ABSTRACT: A wide variety of atypical antipsychotic drugs (risperidone, olanzapine, quetiapine, aripiprazole, ziprasidone and clozapine) are widely used in the management of neuropsychiatric symptoms, which are commonly seen in dementia, but results from randomised controlled trials (RCTs) on the efficacy and safety of these agents are conflicting. We aimed to quantify the efficacy and safety of atypical antipsychotic drugs on neuropsychiatric symptoms in dementia patients. PubMed, EMBASE, the Cochrane Controlled Trials Register and the Cochrane Database of Systematic Reviews for reports published before August 2014 were searched for eligible randomized controlled trials of atypical antipsychotic drugs therapy in patients with psychotic symptoms of dementia. Two reviewers independently assessed the quality of the trials and extracted information. Overall, 23 relevant RCTs with 5,819 participants were identified. This meta-analysis demonstrated a significant efficacy of atypical antipsychotics on psychiatric symptoms and cognitive functions compared to placebo. In the meta-analysis, the weighted mean differences (WMDs) in change scores for psychiatric symptoms were in favor of aripiprazole (-4.4, 95% confidence interval (CI) - 7.04 to -1.77) and risperidone (-1.48, 95% CI -2.35 to -0.61) compared to placebo. In cognitive effects, WMDs in change scores for the Clinical Global Impression-Change (CGI-C) were in favor of aripiprazole, risperidone, olanzapine and quetiapine which ranged from a -0.30 points mean difference (95% CI:-0.59 to -0.01) in the aripiprazole trials to -0.43 (95% CI:-0.62 to -0.25) in the risperidone group. Patients receiving atypical antipsychotics showed no difference in risk for injuries or falls (P > 0.05), significantly higher risks (P < 0.05) for somnolence, urinary tract infection, edema and abnormal gait. However, there was no significant evidence for death reported. Aripiprazole and risperidone are able to improve psychiatric symptoms and slow decline in cognition function at average 12 weeks in patients with neuropsychiatric symptoms of dementia. However, high adverse events may offset the efficacy of atypical antipsychotics in dementia.Alzheimer's Research and Therapy 12/2015; 7(1). DOI:10.1186/s13195-015-0102-9 · 3.50 Impact Factor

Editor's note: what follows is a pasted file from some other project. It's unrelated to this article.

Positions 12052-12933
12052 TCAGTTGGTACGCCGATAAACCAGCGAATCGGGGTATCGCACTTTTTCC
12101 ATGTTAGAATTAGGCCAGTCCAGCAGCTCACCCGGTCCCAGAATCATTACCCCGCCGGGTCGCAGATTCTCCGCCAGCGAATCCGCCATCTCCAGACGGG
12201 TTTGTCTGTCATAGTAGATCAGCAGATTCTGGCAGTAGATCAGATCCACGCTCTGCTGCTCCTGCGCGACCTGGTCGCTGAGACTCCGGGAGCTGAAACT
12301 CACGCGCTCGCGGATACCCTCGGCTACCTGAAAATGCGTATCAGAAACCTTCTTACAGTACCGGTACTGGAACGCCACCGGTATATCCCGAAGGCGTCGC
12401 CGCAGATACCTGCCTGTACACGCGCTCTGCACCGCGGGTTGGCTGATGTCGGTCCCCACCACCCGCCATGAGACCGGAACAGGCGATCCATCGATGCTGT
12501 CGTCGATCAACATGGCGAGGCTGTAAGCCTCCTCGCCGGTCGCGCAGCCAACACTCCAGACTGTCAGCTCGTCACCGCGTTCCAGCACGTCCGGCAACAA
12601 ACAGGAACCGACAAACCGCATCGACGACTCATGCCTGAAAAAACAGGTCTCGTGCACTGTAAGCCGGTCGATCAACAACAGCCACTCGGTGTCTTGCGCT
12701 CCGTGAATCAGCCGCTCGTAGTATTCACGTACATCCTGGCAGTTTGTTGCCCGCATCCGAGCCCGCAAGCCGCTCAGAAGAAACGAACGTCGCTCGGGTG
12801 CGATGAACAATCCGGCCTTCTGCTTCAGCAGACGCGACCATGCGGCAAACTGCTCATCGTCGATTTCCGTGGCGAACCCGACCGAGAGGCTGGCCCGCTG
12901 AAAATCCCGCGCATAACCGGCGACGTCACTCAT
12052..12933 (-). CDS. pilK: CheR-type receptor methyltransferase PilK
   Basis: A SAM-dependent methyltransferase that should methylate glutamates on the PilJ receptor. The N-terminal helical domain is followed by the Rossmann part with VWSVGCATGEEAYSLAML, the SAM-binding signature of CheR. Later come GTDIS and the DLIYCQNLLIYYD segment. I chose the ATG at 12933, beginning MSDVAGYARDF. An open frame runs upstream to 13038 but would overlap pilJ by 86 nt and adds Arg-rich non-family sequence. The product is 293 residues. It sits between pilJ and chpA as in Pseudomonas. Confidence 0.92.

[Show abstract] [Hide abstract]
ABSTRACT: The objective of our study was to demonstrate that living with a person affected by mild to moderate Alzheimer's disease can lead to an increased perception of the caregiver's burden using the Caregiver Burden Inventory (CBI). The sample consisted of 153 dyads, caregiver-patient. At baseline, a greater perception of the caregiver's burden was observed in the live-in caregivers. A further increase in the total burden of the live-in caregivers was noticed at the 6-month follow-up. More specifically, with the inclusion of correction factors such as the caregiver's age and the CBI subscales at baseline, the social and emotional burden becomes statistically significant (P < .001). The present paper confirms our hypothesis that live-in caregivers perceive a greater burden than nonlive-in, and this difference increases further after 6 months. The difference in involvement between live-in and nonlive-in caregivers could be the foundation to tailor more specific interventions. © The Author(s) 2015.
[Show abstract] [Hide abstract]
ABSTRACT: Apathy is a common feature of neurodegenerative disorders but is difficult to study in a clinical trial setting due to practical and conceptual barriers. Principal challenges include a paucity of data regarding apathy in these disorders, an absence of established diagnostic criteria, the presence of confounding factors (eg, coexisting depression), use of concomitant medications, and an absence of a gold-standard apathy assessment scale. Based on a literature search and ongoing collaboration among the authors, we present recommendations for the design of future clinical trials of apathy, suggesting Alzheimer disease and Parkinson disease as models with relevance across a wider array of neuropsychiatric disorders. Recommendations address clarification of the targeted study population (apathy diagnosis and severity at baseline), confounding factors (mood/cognition, behavior, and treatment), outcome measures, study duration, use of comparators and considerations around environment, and the role of the caregiver and patient assent. This review contributes to the search for an optimal approach to study treatment of apathy in neuropsychiatric disorders. © The Author(s) 2015.Journal of Geriatric Psychiatry and Neurology 03/2015; DOI:10.1177/0891988715573534 · 1.63 Impact Factor